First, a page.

11 Apr 2016 267 views
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Swallow's nest|

Swallow's nest


A passage inside the Monastry of Temptation. The mountainside on the right has been worked away, to create a flat area on which the row of monk's rooms on the left was built. In a previous posting I mentioned that only one old monk is permanently living here. All rooms were vacant (curtainless windows) except for one.



comments (15)

  • Martine
  • France
  • 11 Apr 2016, 03:08
Cette montagne est impressionnante à  côté de ce bâtiment.
Louis: Je vous remercier, Martine. C'est un endroit impressionnant.
I like this very narrow walkway, and having the figure in it is great!
Louis: With a swing of the hips, two monks would be able to pass one another. I think, Elizabeth.
  • Chris
  • England
  • 11 Apr 2016, 07:28
I wonder if the old monk feels lonely?
Louis: Hardly. He receives hundreds of visitors daily, Chris.
  • Ray
  • Thailand
  • 11 Apr 2016, 07:56
Impressive image, Louis!
Louis: Thank you Ray
I recall the old monk. Do people stay here for quiet contemplation?
Louis: Sometimes, other monks (one or two at a time) visit Father Gerassimos for short periods of time - mainly with the view of quiet contemplation, Bill. No other visitors stay over. Only tourists by day.
Quite impressive Louis. It shows you how difficult it must to lead a cloistered life!
Louis: Thank you Richard. People differ on adaptation to a cloistered life. I have a son-in-law who can't live without people around him. I can be on my own for two weeks and enjoy it, but I know if I would try that for a long period, I would go bonkers. But I am sure, that there will be people who like to live like that smile
Guess that's the way to make a new building site.
Louis: Where I live, suburbs sprawl against the side of steep hills. Same process. Excavate into the side of the mountain/hill until there is a level platform to build on. In this picture, it looks more dramatic, because the mountainside is so steep.
  • Lisl
  • England
  • 11 Apr 2016, 10:48
I am surprised that the other rooms are not taken up, in view of its location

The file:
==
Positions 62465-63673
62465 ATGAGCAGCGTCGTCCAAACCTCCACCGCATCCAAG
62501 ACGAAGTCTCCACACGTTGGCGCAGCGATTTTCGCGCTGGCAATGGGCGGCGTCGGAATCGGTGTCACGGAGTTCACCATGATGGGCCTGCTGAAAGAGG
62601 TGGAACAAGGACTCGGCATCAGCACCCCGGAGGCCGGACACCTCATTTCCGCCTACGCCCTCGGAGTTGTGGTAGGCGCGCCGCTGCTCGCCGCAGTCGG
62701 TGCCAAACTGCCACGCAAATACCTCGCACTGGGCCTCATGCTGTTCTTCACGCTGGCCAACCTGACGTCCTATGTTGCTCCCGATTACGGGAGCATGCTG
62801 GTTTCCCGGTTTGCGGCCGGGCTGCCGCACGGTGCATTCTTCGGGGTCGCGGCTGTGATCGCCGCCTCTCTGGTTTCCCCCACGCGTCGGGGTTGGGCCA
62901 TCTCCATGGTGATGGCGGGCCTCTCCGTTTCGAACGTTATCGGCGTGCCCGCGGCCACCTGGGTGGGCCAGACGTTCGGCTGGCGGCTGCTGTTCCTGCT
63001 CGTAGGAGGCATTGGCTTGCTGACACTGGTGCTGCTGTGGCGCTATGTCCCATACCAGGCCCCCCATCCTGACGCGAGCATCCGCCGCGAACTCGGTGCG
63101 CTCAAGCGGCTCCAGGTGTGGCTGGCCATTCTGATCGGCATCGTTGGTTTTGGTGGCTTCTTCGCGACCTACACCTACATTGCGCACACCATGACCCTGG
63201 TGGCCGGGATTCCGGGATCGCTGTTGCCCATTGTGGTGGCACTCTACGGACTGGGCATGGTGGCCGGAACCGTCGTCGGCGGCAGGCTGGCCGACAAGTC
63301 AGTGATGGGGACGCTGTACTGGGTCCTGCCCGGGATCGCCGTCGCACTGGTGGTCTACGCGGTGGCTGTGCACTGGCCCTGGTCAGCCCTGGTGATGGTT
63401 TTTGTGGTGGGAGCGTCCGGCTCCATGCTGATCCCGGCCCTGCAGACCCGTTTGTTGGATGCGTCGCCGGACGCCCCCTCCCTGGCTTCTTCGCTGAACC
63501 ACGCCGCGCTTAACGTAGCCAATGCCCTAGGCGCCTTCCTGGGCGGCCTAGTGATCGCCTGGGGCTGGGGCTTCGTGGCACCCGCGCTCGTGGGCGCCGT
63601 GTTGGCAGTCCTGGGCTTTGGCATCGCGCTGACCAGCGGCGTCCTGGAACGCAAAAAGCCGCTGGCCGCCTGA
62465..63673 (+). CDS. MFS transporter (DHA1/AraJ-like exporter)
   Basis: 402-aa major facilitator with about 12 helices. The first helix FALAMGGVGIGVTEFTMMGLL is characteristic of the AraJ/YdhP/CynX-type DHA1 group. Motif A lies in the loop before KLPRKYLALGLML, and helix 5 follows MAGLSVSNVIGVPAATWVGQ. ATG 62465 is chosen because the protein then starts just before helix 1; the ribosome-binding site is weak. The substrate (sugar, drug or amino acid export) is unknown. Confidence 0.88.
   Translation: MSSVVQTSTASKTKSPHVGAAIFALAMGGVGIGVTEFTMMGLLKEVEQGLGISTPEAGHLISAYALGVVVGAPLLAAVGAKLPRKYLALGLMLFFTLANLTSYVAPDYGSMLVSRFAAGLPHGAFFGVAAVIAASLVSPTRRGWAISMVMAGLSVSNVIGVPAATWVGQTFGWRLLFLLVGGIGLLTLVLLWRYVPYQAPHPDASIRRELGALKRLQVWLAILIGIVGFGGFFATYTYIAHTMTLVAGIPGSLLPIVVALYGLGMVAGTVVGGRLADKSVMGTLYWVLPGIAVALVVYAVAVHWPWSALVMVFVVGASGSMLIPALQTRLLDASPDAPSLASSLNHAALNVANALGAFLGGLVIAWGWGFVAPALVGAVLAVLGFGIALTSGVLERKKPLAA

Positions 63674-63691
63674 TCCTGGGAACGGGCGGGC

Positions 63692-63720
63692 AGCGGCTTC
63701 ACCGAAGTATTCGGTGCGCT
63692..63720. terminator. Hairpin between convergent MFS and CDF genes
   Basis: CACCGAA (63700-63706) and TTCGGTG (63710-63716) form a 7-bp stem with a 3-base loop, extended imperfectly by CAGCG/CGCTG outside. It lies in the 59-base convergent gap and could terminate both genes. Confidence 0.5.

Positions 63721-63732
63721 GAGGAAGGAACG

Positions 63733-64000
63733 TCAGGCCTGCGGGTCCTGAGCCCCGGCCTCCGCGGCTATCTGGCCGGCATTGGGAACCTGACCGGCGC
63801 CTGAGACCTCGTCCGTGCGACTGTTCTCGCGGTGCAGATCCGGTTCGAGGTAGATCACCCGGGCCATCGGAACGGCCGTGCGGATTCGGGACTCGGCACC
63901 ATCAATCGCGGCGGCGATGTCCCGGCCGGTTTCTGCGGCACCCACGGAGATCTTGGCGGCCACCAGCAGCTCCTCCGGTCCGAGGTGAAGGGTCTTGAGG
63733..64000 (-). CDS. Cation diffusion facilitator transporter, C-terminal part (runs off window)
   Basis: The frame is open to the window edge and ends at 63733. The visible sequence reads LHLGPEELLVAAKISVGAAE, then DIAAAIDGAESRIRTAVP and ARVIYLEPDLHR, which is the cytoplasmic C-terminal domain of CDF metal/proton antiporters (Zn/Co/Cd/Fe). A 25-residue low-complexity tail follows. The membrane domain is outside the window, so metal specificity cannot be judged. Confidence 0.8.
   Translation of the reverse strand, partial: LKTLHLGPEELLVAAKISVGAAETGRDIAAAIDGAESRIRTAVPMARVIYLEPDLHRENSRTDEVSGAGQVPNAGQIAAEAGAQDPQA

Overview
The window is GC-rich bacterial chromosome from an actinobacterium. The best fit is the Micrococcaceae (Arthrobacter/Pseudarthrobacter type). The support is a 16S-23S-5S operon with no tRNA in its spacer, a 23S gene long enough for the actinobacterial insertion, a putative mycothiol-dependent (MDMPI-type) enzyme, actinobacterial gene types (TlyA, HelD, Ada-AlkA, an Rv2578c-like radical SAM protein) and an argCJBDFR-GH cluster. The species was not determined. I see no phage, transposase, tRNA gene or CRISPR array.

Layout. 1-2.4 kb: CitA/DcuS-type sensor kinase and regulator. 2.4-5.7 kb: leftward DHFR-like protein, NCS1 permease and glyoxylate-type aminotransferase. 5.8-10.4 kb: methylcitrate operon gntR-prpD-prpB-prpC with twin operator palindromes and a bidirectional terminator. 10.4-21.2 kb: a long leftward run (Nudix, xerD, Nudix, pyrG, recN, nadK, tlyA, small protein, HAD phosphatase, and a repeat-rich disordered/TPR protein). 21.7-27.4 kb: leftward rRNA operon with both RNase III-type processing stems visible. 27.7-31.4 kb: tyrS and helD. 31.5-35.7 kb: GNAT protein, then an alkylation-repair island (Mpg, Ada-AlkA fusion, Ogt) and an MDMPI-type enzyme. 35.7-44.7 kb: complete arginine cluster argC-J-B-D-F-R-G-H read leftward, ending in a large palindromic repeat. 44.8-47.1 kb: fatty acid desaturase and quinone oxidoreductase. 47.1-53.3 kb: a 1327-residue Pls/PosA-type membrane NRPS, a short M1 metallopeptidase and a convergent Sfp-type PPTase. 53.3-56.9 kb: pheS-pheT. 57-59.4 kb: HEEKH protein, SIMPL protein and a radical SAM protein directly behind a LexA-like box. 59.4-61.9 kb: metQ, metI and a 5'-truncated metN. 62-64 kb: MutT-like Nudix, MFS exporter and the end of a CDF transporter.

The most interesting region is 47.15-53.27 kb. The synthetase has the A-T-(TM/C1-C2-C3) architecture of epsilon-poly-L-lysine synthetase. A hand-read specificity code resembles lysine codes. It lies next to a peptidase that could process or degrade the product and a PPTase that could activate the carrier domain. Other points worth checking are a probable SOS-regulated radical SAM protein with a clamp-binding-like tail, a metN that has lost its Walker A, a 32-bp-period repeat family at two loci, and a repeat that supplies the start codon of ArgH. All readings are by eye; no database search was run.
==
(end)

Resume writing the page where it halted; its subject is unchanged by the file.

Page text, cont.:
Louis: Yes, it is surprising. But then, there are so many Greek Orthodox monasteries, across the world and Christianity in Greece is on the decline like in the rest of the West.

Another aspect that may have a bearing, is what I was told by an Israeli Christian. Many of them feel like leaving the country. With the Jews and Muslims always at each others throats, they constantly feel like living in a press. Not to say that Greek Christians may feel the same way.
Nice shot, Louis, the figure makes it.
Louis: Thank you Frank.
Definitely looks better with the person walking through.
Louis: Thank you Brian
nicely framed Louis... the walker adds to the scale of the walkway....petersmile
Louis: Thank you, peter. One definitely can't hold a conference in that walkway.
It looks like a narrow passage Louis, Friar Tuck would struggle. I suppose this keeps the hot sun out.
Louis: Well, I didn't struggle ...

I believe that since it is a very steep mountain, the more they would excavate into the mountainside, the more costly it would be. So space is an economical issue.
the figure makes the pic, doesn't it?
Louis: True and thank you, Tom
i suppose this is about the only time of the day when a little bit of light comes down this way? very nice shot, Louis. i am trying to picture this place when there were more monks occupying this place.
Louis: I believe they have sun, most of the day and most of the year. The passage runs east west, no roof and it is in desert country.
I believe it wouldn't have been a lot different, with more monks. The reason is that they seek solitude. So they would stay in their rooms, most of the time - reading, praying and reflecting. The area where they would cook and eat, is off limits behind a closed door. All-in-all I would be surprised if there more monk traffic when there were more monks. The Christian monk is different from the Buddhist monks, who tend to do things in groups, while the Christian monks appreciate solitude.
Nice light and dark here.
Louis: Thank you Jacquelyn, there was strong backlight.

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aperture f/3.4
sensitivity ISO160
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